Salicylates are common substances for deliberate self-harm. Acute salicylate toxicity is classically associated with an initial respiratory alkalosis, followed by an anion gap metabolic acidosis. The respiratory alkalosis is achieved through hyperventilation, driven by direct stimulation on the respiratory centers in the medulla and considered as a compensatory mechanism to avoid acidemia. However, in later stages of severe salicylate toxicity, patients become increasingly obtunded, with subsequent loss of airway reflexes, and therefore intubation may be necessary. Mechanical ventilation has been recommended against in acute salicylate poisoning, as it is believed to take away the compensatory hyperpnea and tachypnea. Despite the intuitive physiological basis for this recommendation, there is a paucity of evidence to support it. We describe a case of a 59-year-old male presenting with decreased level of consciousness and no known history of ingestion. He was intubated and experienced profound hypercarbia and acidemia despite mechanical ventilation with high minute ventilation and tidal volumes. This case illustrates the deleterious effects of intubation in severe salicylate toxicity.

1. Introduction

Severe, acute salicylate toxicity remains a common presentation to the Emergency Department (ED) and is associated with a significant degree of mortality [1]. In its unionized form, salicylate can move across cell membranes into tissues to exert toxic effects. In the presence of acidemia, salicylate will shift to this unionized form, which allows it to cross the blood-brain barrier, and cause central nervous system toxicity (cerebral edema, seizures, and coma). Therefore, the presence of acidemia is seen as a poor prognostic indicator. Classically, salicylate toxicity is initially associated with a respiratory alkalosis, secondary to direct stimulation of the medulla, and subsequent tachypnea and hyperpnea as a response to metabolic acidosis. For this reason, intubation and mechanical ventilation have been commonly recommended against in severe salicylate poisoning, as it is believed that this intervention may take away this protective respiratory drive [2, 3]. Other sources suggest that intubation may be safely performed, as long as apneic time during induction is minimized, and the patient is hyperventilated adequately on the ventilator [3]. Unfortunately, very little evidence exists on this topic, and there are multiple reasons that a patient with salicylate toxicity may require intubation, including decreased or altered level of consciousness, failure to protect airway, and respiratory distress from pulmonary edema. Taken together, there is very little understanding regarding the approach to intubation of patients with severe salicylate overdose. We present a case of a patient with unknown severe salicylate toxicity, who was intubated upon arrival, but immediately hyperventilated several minutes later once initial blood gas levels revealed the diagnosis. To our knowledge, we are the first to publish pre- and postintubation blood gas data in the context of ventilator settings that should have resulted in hyperventilation and improving acidemia.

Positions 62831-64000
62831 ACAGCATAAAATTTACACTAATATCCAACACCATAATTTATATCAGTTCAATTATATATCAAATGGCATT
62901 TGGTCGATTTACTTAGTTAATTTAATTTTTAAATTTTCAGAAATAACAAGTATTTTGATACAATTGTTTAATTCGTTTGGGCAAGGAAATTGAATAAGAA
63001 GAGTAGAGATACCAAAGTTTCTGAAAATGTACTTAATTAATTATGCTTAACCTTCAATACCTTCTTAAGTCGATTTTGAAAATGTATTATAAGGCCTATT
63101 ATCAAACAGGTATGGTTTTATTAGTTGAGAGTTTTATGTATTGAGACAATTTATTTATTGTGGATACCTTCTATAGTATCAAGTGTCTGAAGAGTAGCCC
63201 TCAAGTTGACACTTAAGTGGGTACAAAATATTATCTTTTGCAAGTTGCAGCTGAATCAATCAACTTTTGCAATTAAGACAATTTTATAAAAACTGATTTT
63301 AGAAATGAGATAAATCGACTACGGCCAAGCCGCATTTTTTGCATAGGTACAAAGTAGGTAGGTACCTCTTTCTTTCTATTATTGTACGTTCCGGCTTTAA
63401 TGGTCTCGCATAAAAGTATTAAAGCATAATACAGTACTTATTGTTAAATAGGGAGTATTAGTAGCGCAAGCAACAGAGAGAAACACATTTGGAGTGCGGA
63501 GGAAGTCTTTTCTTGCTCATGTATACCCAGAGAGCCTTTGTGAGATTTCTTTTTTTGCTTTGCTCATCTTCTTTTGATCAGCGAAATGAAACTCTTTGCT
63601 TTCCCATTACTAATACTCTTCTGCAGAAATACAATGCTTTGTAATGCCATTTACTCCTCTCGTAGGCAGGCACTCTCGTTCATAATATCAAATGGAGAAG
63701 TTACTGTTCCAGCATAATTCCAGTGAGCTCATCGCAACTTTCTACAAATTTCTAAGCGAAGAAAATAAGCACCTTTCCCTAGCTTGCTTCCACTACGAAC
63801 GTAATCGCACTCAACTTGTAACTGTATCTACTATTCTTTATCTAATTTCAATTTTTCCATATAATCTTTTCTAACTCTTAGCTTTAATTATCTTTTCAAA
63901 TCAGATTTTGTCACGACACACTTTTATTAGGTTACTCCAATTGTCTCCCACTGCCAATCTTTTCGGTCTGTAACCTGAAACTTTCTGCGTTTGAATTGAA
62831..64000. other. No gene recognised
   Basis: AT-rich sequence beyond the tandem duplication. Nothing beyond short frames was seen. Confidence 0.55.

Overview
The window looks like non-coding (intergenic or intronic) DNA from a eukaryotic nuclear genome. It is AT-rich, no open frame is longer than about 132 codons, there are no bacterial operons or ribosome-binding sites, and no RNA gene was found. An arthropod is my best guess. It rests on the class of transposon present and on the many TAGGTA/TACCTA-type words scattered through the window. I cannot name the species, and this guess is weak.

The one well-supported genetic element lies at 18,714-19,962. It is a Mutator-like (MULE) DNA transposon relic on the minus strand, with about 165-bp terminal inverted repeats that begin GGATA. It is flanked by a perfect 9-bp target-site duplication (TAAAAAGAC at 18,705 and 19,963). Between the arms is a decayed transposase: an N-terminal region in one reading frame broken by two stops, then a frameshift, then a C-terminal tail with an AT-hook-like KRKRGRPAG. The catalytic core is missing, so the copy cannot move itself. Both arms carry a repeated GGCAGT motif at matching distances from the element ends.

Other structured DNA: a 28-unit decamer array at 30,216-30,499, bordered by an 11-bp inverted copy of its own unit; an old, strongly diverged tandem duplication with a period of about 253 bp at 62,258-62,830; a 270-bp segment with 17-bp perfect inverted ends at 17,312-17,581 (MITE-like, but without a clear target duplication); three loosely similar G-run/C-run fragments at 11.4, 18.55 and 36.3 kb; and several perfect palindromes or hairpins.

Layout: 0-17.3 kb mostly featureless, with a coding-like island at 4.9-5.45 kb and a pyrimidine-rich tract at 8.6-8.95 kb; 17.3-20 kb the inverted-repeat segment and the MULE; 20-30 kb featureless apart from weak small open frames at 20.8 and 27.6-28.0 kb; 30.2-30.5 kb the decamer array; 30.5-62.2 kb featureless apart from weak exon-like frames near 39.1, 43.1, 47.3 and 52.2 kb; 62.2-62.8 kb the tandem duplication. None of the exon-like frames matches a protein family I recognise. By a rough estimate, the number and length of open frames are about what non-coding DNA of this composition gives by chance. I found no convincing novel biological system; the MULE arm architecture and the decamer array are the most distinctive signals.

2. Case Report

The patient was a 59-year-old male farmer who had been found by his daughter to be confused and tachypneic on the morning of presentation, and she brought him to the local community ED. His vital signs were blood pressure of 116/75 mmHg, heart rate (HR) of 107 beats/minute, respiratory rate (RR) of 20 breaths/minute, initial temperature of 36.3 degrees’ Celsius, and 100% oxygen saturation. Glasgow Coma Scale (GCS) was 15 on initial physician assessment. His weight was estimated at 65 kg. He was treated for presumed pneumonia with moxifloxacin and transferred to our tertiary care hospital for computed tomography (CT) scan of the head, in order to rule out intracranial pathology. During transfer, paramedics assessed the patient and found him to be significantly obtunded, with a GCS of 7.